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TLAC, Part II: Not quite two weeks after the Federal Reserve Board released its contentious total loss absorbing capacity (TLAC) proposal, the Financial Stability Board updated its own plan to force "systemically important" banks to issue more debt in order to prevent future global financial crises.

The FSB's version calls for these banks to build by 2019 a cushion of at least 16% of their risk-weighted assets in equity and debt, similar to what the Fed proposed, the Wall Street Journal reports. The FSB's TLAC standard would increase to 18% of risky assets by 2022, meaning that banks would have to raise an estimated $1.19 trillion in loss-absorbing securities.

By 2022, these banks will also be required to hold at least 6.75% of their total assets as capital. Overall, the rules will affect 30 banks, including J.P. Morgan Chase & Co. and HSBC Holdings. As the Financial Times notes, however, it's banks in emerging markets that will be most adversely affected. While these banks escaped TLAC rules in the past, this time they too must fall in line, albeit with a more relaxed deadline.

Bonus Pay Bust: A survey from consulting firm Johnson Associates finds that the financial industry en masse will experience a dip in paychecks for the first time in four years. One of the biggest factors driving the downturn in end-of-year bonuses for those in the financial industry is the chaos seen in global markets, according to the Wall Street Journal. The shakiness seen across markets has hampered the returns for money managers and put a damper on initial public offerings, for instance.

A big factor for bankers though is the continued impact of new financial regulations, the New York Times writes. As banks are forced to become more risk-averse, the cost of doing business has gone up, which reflects poorly on the likes of fixed-income traders. Consequently, these folks are likely to see their fifth consecutive drop in bonuses.

Wall Street Journal

Banks are struggling to sell takeover loans as investors become wary of risky debt. Among the banks facing these troubles are Bank of America, Morgan Stanley and Credit Suisse, who used the loans to purchase various firms such as Apollo Global Management. But while investors' taste for these riskier debts has diminished, the banks face the burden of regulations that call for them to minimize such holdings by years' end under capital changes. As a result, many banks have begun selling the loans at a steep discount.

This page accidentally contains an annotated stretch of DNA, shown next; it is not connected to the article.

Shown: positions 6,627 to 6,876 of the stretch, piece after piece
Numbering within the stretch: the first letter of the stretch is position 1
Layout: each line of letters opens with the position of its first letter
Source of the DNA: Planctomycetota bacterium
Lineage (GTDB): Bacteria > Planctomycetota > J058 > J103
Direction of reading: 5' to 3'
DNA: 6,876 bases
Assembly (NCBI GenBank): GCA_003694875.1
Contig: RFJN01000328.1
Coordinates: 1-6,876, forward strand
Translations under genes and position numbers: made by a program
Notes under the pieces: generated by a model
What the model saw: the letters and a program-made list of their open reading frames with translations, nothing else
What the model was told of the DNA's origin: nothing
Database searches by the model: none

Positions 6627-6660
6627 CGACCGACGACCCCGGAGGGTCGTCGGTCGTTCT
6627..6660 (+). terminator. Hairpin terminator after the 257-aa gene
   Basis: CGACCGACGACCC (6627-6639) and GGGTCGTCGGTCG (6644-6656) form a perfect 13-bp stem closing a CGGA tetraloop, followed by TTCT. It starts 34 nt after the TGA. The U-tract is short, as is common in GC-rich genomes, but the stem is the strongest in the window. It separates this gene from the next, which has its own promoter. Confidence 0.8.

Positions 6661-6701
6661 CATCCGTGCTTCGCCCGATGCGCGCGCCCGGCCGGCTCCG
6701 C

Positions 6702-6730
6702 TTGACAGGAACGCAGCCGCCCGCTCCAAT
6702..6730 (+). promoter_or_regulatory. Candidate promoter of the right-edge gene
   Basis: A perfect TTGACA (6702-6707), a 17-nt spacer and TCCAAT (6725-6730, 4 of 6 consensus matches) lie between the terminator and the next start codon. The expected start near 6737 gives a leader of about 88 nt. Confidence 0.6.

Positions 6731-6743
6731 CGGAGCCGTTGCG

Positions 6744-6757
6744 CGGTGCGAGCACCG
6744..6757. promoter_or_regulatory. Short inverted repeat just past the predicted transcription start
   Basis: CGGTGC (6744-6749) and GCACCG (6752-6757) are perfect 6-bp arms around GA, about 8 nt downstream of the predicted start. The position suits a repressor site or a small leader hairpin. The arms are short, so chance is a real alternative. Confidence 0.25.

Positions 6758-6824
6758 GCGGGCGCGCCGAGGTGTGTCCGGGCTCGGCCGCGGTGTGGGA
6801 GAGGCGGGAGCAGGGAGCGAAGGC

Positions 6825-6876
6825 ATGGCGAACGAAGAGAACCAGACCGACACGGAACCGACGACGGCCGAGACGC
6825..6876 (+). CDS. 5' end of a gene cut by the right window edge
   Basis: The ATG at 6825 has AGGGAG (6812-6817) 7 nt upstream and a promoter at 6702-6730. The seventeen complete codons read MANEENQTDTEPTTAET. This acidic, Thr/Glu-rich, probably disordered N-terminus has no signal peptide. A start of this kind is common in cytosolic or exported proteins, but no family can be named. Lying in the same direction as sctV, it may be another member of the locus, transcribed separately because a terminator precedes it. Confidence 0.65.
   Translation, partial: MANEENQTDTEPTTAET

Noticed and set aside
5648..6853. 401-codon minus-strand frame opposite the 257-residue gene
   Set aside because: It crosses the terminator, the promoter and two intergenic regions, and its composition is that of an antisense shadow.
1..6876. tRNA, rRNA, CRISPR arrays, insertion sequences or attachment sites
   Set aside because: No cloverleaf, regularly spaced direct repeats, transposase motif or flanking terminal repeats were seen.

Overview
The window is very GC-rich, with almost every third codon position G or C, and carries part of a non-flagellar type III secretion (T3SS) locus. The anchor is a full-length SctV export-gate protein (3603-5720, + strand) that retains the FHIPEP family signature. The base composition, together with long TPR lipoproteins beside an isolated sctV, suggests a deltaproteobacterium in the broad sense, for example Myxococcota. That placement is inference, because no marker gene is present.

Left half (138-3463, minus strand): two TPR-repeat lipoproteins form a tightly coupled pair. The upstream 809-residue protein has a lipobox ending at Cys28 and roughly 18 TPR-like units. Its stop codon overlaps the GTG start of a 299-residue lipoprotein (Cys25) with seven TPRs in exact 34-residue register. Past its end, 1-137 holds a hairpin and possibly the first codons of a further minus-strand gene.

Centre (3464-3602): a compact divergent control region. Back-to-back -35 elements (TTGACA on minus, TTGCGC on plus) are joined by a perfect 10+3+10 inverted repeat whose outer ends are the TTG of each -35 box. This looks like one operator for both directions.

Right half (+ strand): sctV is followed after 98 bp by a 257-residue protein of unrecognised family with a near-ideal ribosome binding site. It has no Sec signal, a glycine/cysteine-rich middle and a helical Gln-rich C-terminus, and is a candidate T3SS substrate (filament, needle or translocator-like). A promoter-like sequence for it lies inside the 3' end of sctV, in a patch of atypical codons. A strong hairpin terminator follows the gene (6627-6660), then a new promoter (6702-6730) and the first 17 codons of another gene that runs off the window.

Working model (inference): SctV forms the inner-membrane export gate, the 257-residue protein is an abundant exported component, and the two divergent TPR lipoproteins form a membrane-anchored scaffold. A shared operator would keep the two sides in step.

Foreign banks have developed quite the appetite for U.S. deposits, the paper reports. Overseas banks such as Mitsubishi UFJ Financial Group and BNP Paribas are now outbidding American banks for large corporate deposits, offering to pay two or three times as much in some cases. The new demand stems from the need for new sources of American funding as the market for short-term debt diminishes due to regulations.

Are investors getting carried away when it comes to the Fed's anticipated rate increase? The paper says yes. Following the October jobs report release, bank stock moved higher on the sentiment that the data would support a rate hike. But the paper argues that the rate increase isn't likely to cause an overnight improvement for banks' results – if anything, it would just curb the compression in net interest margin. For banks to truly see the tides change, the Fed would need to make repeated rate increases every or every other meeting, which is unlikely.

Financial Times:

Another European bank is slashing jobs – and this time it's Italy's largest, UniCredit. The bank will likely cut around 12,000 jobs and sell assets including its Austrian retail operations. The move is a preemptive one aimed at staving off a capital increase that ultimately just would cause them to lose jobs anyway. The job cuts will come not just from the bank's Italian and Austrian operations, but also its offices in Germany. The changes should be announced with the company's third quarter results on Wednesday, according to the paper's sources.

Think your job is hard? Then, chances are you haven't met Anthimos Thomopoulos, chief executive of Piraeus Bank. Thomopoulos' company, one of the largest banks in Greece, has borne much of the brunt of the financial troubles that have plagued the European country in the wake of its debt crisis. He continues to face pressure from regulators – by the end of the year, Piraeus must raise around $5.26 billion to close a capital shortfall discovered by the European Central Bank. That amount is 14 times the company's market value. The paper details these and other challenges that Thomopoulos has encountered as he aims to save his bank from the brink.

New York Times

When you've raked in more than $808 million in settlements, what do you do with all the money? That's the question that Manhattan district attorney Cyrus Vance Jr. has faced with his windfall from settlements with HSBC, Standard Chartered and BNP Paribas over violations to U.S. sanctions. His answer: setting up grants for public and private criminal justice programs across the country. One grant goes toward helping agencies to tackle the mountain of untested rape kits in police storage, the paper reports. Another aims to improve educational opportunities for prosecutors.


CNBC: In a commentary piece for the news outlet, Aaron Klein of the Bipartisan Policy Center says the biggest issue the Fed should take up is not a potential rate hike, but marijuana. As more states begin to legalize pot, banks are finding themselves on unfamiliar terrain as they seek to serve cannabis customers. Klein believes that clearer advice from the central bank would help to settle the many questions on both the part of the marijuana industry and banks, and make doing business much easier for all involved.

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